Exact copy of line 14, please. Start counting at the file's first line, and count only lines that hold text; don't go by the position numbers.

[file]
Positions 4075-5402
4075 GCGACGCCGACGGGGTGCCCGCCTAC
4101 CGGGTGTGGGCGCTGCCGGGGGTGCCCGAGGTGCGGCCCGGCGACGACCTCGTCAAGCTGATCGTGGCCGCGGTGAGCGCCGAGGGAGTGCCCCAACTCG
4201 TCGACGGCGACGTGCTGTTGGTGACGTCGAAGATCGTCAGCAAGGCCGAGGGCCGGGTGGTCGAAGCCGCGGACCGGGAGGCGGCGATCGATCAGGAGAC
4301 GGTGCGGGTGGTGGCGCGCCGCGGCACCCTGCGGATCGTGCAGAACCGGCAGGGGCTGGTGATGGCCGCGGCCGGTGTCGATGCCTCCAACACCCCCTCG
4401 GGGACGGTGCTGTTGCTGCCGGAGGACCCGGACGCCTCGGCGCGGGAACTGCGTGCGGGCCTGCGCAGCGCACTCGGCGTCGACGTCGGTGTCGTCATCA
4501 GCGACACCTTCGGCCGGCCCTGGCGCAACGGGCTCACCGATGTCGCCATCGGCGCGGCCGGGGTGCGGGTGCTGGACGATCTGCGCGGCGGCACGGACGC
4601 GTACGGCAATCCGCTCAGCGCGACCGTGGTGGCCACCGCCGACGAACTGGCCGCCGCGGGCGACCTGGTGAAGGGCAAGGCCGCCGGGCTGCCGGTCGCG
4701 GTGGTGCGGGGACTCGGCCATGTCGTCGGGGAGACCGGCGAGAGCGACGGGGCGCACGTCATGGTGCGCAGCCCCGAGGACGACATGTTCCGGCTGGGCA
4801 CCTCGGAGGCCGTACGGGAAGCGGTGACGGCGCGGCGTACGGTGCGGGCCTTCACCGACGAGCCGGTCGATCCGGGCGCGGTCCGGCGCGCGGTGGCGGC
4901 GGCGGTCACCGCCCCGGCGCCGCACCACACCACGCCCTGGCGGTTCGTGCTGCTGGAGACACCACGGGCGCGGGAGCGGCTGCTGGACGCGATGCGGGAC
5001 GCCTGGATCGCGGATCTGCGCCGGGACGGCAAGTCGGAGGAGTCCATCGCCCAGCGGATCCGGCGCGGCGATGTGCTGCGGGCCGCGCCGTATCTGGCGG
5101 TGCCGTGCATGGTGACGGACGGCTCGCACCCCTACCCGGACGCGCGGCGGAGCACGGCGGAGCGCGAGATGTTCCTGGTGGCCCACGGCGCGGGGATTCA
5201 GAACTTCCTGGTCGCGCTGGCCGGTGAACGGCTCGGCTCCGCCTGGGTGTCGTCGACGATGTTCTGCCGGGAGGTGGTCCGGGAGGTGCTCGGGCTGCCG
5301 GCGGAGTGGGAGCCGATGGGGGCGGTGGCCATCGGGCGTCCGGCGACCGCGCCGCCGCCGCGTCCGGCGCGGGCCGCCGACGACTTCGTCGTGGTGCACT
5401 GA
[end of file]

5201 GAACTTCCTGGTCGCGCTGGCCGGTGAACGGCTCGGCTCCGCCTGGGTGTCGTCGACGATGTTCTGCCGGGAGGTGGTCCGGGAGGTGCTCGGGCTGCCG